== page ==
The dictionary defines affordable as “believed to be within one’s financial means.”
With small boat unit sales down more than 20 percent since the late 1990s and the cost of boating second on non-participants’ list of reasons they aren’t boating, it’s clear the industry needs to change consumers’ perceptions about its affordability.
Families need to be convinced that they can and should choose boating over all the other options on which they can spend their limited time and discretionary dollars. But before prospective customers will seriously consider the benefits boating can offer their families, they have to believe it’s financially feasible.
“A lot of people think boats are $100,000,” says Don Galey, owner of Galey’s Marine in Bakersfield, Calif. “When they walk into our store, they think they’re going to spend $50,000 or $60,000 to take their kids waterskiing when they can probably spend $12,000 or $13,000 on a Bayliner.”
If there are some consumers walking into dealerships with misperceptions about the cost of boating, how many more are not opening dealers’ front doors for the same reason? In recent years, the industry has been selling fewer boats, the boats being sold are getting more expensive, and the average boat buyer is older. There has been a disconnect with the entry-level market.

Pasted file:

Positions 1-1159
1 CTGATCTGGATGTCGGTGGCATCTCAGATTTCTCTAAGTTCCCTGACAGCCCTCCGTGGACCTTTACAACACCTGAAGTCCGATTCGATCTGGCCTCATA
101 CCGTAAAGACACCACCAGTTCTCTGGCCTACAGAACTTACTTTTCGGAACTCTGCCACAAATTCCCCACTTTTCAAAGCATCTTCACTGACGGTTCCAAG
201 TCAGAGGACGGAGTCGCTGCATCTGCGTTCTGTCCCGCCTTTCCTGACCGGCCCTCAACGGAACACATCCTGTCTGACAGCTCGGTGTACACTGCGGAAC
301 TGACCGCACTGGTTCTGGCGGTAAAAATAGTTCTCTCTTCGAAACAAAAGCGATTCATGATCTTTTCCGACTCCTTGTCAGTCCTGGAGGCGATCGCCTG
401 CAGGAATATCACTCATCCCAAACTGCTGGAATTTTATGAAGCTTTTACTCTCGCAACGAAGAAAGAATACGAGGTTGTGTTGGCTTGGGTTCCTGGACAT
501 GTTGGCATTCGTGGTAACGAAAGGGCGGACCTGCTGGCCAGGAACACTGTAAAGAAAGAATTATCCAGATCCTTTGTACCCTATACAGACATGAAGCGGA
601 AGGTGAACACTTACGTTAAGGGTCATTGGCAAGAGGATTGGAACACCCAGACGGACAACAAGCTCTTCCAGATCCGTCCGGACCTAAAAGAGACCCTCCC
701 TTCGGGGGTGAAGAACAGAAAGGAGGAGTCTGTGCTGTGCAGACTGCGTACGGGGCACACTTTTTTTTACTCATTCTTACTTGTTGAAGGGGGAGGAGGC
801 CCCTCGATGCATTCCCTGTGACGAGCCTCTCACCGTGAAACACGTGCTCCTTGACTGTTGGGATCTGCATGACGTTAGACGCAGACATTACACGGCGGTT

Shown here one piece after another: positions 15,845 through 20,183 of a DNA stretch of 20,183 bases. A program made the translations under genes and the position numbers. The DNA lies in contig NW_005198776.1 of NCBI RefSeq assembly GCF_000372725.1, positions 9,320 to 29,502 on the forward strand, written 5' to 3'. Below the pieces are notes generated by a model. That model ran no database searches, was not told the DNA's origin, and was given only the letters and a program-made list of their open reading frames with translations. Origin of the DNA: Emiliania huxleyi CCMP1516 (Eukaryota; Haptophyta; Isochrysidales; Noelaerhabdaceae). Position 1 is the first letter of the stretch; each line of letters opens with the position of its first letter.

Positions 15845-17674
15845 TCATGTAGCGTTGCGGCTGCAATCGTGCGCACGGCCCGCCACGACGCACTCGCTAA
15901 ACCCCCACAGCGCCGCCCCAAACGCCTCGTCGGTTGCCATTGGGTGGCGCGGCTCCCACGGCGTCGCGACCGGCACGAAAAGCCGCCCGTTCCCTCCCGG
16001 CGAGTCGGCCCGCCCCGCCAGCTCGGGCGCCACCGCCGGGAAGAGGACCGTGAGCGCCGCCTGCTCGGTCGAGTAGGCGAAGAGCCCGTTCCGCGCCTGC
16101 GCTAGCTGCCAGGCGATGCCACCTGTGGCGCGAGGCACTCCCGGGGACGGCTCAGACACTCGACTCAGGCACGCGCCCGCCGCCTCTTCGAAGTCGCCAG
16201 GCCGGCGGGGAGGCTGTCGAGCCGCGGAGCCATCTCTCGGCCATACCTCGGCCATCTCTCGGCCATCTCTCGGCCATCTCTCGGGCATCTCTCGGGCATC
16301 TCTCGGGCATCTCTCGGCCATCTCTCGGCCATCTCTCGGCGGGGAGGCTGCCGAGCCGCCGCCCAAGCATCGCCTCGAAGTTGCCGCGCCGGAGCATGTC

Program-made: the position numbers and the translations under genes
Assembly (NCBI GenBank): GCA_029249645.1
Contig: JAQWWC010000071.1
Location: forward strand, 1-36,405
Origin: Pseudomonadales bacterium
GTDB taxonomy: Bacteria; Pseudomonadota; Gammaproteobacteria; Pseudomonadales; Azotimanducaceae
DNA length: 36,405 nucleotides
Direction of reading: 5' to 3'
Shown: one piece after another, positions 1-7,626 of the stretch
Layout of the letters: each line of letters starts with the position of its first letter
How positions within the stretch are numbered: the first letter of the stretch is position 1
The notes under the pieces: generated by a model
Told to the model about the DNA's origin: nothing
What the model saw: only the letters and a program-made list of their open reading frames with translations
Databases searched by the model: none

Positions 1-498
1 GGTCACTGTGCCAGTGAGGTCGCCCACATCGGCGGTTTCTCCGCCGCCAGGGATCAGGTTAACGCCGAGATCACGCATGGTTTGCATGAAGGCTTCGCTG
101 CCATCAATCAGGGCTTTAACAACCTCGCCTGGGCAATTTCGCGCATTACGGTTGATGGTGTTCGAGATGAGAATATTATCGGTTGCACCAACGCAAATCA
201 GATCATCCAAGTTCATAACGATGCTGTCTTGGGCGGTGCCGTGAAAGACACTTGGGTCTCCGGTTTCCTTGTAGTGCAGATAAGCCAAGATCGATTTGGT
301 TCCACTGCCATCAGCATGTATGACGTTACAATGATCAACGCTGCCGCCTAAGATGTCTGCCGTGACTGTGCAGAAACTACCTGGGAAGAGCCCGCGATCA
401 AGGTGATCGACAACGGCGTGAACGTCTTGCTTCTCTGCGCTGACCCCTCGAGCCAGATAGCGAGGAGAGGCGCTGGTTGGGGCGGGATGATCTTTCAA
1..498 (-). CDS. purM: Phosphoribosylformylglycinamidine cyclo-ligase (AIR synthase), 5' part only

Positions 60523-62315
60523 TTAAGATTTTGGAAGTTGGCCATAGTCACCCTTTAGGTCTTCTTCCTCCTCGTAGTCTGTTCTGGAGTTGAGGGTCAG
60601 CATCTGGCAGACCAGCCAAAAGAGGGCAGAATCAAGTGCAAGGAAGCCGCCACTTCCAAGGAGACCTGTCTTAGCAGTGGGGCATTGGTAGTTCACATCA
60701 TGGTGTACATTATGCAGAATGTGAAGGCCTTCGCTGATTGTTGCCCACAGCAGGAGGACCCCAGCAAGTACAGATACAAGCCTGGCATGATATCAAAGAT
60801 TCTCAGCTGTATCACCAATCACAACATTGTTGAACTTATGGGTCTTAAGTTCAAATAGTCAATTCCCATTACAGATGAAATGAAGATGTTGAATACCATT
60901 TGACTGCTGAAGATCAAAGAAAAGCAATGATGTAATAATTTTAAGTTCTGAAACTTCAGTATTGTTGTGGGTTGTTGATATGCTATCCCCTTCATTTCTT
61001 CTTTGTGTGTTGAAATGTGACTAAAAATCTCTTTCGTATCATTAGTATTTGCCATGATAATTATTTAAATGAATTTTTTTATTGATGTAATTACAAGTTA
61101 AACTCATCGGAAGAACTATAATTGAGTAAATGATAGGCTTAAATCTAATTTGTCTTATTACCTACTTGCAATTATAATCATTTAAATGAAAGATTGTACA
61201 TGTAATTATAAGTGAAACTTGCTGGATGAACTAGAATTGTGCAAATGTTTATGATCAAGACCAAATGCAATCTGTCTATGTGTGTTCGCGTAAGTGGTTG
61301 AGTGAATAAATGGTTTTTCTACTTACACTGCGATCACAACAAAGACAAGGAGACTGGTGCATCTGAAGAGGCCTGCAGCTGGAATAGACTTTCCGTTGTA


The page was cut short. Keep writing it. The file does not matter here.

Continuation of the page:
This spells trouble for boating because it’s this segment that typically drives future sales. As the entry-level buyer ages, his income often increases and he’s able to afford bigger and more expensive boats. To secure the boating industry’s future, that entry-level business must be won back.
The reward for doing it now may be bigger than anticipated. There are more Echo Boomers — which experts are calling the next dominant generation of Americans — today than Baby Boomers. Born between 1982 and 1995, the nearly 80 million people who make up this group are Baby Boomers’ children.
The industry may have already missed the opportunity to instill an early childhood passion for boating in most of them. But if it can convince them now that boating is well within their reach and worth the investment, perhaps they will be more likely to choose the boating lifestyle as they start their own families, kicking off a new and much needed wave of growth.
The industry is already taking steps in that direction through the Grow Boating Initiative. As it begins working its magic, exposing more people to boating, the question “How affordable is boating?” is one more and more consumers will likely ask themselves unless we change our strategies. If we want them to move down the funnel, it’s imperative we begin reaching them before they start the questioning process.
Following in their footsteps
While the industry can learn a lot from studying its own best practices, there aren’t enough of them when it comes to affordability.
When you type “affordable boats” into many Internet search engines, one of the top items to appear is an article by a surveyor suggesting that “there is no such thing as an affordable boat.”